Interviews: putting your best foot forward

It’s that time of year again. Jobs are being advertised, CVs are being prepared and the dreaded letter of application is causing a few sleepless nights. But the preparation pales into insignificance if we get shortlisted.

Some people are naturally good at interviews, they have no issue in putting their best foot forward. Whereas for some others, an interview is an absolute nightmare.

When you know you have the skills to get the job, the pressure is on to convey that in such a short space of time.

Having been both an interviewer and interviewee it’s obvious there are some questions that appear in almost all interviews. So here’s five general questions to help get the preparations started:

1. Tell us a little bit about yourself or give us a sense of who you are

This is such an open-ended question that it’s difficult to know where to start. Essentially it’s a verbal summary of your CV. I usually start with my college education then dive quickly into my various teaching experiences.

I’ll add detail to what I’m saying if I want the interviewers to  ask a follow-up question in this area, detail I know isn’t obvious from my CV. This allows me to give a greater sense of some of my previous work experience. I also make sure to add anything I do that can be of interest for extracurricular. For example, I have taught in India with a charity organisation or that I play hockey.

2. Expect a question on the school’s ethos

I’m always fascinated to know how people would answer this question. Essentially the interviewer is looking for evidence that you have researched the school’s ethos and how they embed their culture. Most schools will include development of the whole child but will word it differently so try to use their wording in your answer. This will let them know you are fully aware of what the school is offering to their student and give examples of how you will support this.

3. If I was observing your lesson, what would I expect to see?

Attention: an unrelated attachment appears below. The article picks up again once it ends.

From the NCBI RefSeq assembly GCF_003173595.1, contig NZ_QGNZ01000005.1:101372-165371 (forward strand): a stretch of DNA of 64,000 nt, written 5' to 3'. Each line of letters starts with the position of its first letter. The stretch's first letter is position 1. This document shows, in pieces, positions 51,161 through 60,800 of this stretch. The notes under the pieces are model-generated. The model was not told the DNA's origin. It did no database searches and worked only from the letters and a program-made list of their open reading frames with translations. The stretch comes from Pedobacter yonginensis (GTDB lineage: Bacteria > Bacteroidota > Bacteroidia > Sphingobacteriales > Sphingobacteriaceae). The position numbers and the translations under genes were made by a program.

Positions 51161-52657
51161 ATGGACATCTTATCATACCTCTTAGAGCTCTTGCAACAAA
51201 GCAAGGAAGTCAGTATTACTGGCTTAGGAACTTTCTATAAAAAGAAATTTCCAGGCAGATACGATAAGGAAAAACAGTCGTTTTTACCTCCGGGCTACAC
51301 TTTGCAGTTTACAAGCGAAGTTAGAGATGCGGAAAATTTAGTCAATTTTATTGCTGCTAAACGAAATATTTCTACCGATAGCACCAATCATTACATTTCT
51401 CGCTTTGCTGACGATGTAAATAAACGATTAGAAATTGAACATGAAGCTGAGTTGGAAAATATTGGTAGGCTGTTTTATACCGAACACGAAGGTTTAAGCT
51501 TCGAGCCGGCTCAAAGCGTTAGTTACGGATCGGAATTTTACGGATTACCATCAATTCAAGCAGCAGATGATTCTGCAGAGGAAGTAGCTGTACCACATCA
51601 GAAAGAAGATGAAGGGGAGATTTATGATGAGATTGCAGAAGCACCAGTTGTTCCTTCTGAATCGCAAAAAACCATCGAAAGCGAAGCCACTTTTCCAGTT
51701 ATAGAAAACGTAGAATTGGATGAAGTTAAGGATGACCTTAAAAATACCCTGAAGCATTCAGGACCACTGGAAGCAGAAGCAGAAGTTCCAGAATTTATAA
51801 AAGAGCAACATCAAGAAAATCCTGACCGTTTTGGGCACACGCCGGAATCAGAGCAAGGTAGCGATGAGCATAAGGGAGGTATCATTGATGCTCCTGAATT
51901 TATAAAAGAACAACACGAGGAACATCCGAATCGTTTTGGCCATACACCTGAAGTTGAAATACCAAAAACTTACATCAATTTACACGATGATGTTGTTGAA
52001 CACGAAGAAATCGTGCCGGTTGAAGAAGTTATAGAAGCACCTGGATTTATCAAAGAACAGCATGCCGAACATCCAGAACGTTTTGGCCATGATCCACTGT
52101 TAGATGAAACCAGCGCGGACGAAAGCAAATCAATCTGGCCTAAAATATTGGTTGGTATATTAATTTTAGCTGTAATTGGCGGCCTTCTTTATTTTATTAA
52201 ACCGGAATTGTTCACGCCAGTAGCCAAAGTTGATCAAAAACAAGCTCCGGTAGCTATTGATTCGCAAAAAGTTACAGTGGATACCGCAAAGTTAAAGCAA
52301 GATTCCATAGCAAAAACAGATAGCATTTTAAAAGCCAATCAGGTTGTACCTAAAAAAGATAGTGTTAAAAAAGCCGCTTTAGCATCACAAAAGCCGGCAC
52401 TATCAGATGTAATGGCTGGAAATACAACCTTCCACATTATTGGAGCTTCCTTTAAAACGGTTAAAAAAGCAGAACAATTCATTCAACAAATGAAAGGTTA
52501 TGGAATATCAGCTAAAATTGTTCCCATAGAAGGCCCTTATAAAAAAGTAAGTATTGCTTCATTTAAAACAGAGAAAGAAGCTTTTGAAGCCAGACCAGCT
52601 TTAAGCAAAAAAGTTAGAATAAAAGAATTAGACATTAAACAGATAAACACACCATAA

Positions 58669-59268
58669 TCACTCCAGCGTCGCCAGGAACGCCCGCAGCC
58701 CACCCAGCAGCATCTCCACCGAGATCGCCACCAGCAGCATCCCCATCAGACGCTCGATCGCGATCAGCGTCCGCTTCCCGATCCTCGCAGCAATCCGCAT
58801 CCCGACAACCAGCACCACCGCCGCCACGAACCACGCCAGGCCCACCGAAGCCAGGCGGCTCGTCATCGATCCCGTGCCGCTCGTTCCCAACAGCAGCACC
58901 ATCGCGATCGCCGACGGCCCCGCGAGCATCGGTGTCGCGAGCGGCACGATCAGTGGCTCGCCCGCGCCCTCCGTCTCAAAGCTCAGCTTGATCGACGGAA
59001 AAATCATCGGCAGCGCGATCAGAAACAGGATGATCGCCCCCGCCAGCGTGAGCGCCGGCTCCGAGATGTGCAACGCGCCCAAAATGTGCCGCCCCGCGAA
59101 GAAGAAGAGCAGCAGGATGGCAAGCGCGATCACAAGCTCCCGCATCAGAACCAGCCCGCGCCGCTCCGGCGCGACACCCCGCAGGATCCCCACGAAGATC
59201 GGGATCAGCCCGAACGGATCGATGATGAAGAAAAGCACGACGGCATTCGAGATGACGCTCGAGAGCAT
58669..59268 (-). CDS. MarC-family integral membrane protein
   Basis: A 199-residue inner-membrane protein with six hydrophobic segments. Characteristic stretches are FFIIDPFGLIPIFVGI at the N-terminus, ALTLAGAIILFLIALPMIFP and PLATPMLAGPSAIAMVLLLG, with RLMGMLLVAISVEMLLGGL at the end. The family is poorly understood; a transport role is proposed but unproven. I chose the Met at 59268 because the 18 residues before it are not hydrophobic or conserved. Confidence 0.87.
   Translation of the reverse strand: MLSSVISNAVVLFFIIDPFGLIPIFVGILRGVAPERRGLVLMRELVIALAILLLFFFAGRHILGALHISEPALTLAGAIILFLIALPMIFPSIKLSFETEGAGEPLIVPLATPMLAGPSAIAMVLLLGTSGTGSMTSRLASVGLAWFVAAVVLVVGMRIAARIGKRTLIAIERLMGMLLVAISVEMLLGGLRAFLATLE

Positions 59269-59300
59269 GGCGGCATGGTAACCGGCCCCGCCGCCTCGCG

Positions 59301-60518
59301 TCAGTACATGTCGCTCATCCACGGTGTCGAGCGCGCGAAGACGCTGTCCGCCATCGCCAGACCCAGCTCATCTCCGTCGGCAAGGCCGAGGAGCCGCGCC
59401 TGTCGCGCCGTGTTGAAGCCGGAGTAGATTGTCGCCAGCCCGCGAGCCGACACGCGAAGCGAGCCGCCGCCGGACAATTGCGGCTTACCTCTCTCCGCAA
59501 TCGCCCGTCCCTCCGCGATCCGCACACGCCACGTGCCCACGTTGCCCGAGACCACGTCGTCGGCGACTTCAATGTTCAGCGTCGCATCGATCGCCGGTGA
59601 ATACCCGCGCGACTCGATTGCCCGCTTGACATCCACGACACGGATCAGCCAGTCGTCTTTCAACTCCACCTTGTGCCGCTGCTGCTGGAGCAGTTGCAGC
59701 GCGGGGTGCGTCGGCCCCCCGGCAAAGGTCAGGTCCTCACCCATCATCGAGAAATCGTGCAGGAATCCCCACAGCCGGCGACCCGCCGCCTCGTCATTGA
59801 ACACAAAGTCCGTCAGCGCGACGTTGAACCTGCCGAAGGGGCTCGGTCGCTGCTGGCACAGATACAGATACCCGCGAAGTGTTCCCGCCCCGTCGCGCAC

I loved asking this question as it really shows how strong someone is at reflecting on their own practise. Key to answering this is showing you know the basic mechanics of a lesson, like AfL opportunities, literacy, numeracy, highly effective questioning, use of ICT but also never forget to say ‘students enjoying their learning experience and actively taking part in learning’. The detail in your answer will depend on level of experience but I make sure to mention the latest ‘buzzwords’ in education for example reporting and feedback is a current topic of interest.

4. Given the amount of curriculum reform going on, I would expect a question to do with the new junior cycle

Your answer here again could include specifics on your experiences with the reform. As a science teacher, embracing the rationale of inquiry-based learning has been at the forefront of all training sessions I’ve attended. I try to give an example of how I have implemented the changes into my teaching and what might now be different in my planning using the learning outcomes.

5. Prepare a question for the when the interviewer utters the dreaded ‘is there anything you want to ask us’

By the time this question is asked, I always want to run for the hills. I know the end is in sight and the stress is nearly over. But the question you ask can tell the interviewer a lot. I always asked about the continued professional development available in the school, as a newly qualified teacher, but as I ‘ve gained experience my question now varies. Questions on whether the school has 40 minutes or 1 hour lessons can be good as generally panel members seem to happily engage in discussion on this. (This has been my experience anyway)